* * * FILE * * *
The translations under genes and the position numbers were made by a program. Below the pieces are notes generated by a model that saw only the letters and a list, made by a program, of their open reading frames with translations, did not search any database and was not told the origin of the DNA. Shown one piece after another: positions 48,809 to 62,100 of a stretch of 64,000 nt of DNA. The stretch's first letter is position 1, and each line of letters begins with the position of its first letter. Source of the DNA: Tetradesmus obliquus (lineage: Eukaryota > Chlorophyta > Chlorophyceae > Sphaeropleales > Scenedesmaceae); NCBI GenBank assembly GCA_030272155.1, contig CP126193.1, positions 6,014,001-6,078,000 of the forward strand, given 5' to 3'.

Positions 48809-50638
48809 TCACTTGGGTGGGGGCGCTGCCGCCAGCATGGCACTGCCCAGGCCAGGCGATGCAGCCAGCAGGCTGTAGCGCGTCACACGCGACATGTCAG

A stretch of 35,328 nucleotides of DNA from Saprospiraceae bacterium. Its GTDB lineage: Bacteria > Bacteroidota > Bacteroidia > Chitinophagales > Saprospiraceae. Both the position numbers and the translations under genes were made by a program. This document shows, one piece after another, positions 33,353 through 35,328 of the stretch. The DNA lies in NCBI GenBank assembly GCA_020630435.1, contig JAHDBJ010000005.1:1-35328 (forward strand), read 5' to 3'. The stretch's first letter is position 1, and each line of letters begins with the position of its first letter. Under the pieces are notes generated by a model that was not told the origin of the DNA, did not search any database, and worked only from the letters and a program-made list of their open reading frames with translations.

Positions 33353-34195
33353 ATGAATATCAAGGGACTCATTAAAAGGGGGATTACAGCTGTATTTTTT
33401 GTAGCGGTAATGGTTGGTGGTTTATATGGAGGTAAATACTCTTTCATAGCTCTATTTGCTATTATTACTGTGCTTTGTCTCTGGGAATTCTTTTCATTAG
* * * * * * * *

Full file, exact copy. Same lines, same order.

The translations under genes and the position numbers were made by a program. Below the pieces are notes generated by a model that saw only the letters and a list, made by a program, of their open reading frames with translations, did not search any database and was not told the origin of the DNA. Shown one piece after another: positions 48,809 to 62,100 of a stretch of 64,000 nt of DNA. The stretch's first letter is position 1, and each line of letters begins with the position of its first letter. Source of the DNA: Tetradesmus obliquus (lineage: Eukaryota > Chlorophyta > Chlorophyceae > Sphaeropleales > Scenedesmaceae); NCBI GenBank assembly GCA_030272155.1, contig CP126193.1, positions 6,014,001-6,078,000 of the forward strand, given 5' to 3'.

Positions 48809-50638
48809 TCACTTGGGTGGGGGCGCTGCCGCCAGCATGGCACTGCCCAGGCCAGGCGATGCAGCCAGCAGGCTGTAGCGCGTCACACGCGACATGTCAG

A stretch of 35,328 nucleotides of DNA from Saprospiraceae bacterium. Its GTDB lineage: Bacteria > Bacteroidota > Bacteroidia > Chitinophagales > Saprospiraceae. Both the position numbers and the translations under genes were made by a program. This document shows, one piece after another, positions 33,353 through 35,328 of the stretch. The DNA lies in NCBI GenBank assembly GCA_020630435.1, contig JAHDBJ010000005.1:1-35328 (forward strand), read 5' to 3'. The stretch's first letter is position 1, and each line of letters begins with the position of its first letter. Under the pieces are notes generated by a model that was not told the origin of the DNA, did not search any database, and worked only from the letters and a program-made list of their open reading frames with translations.

Positions 33353-34195
33353 ATGAATATCAAGGGACTCATTAAAAGGGGGATTACAGCTGTATTTTTT
33401 GTAGCGGTAATGGTTGGTGGTTTATATGGAGGTAAATACTCTTTCATAGCTCTATTTGCTATTATTACTGTGCTTTGTCTCTGGGAATTCTTTTCATTAG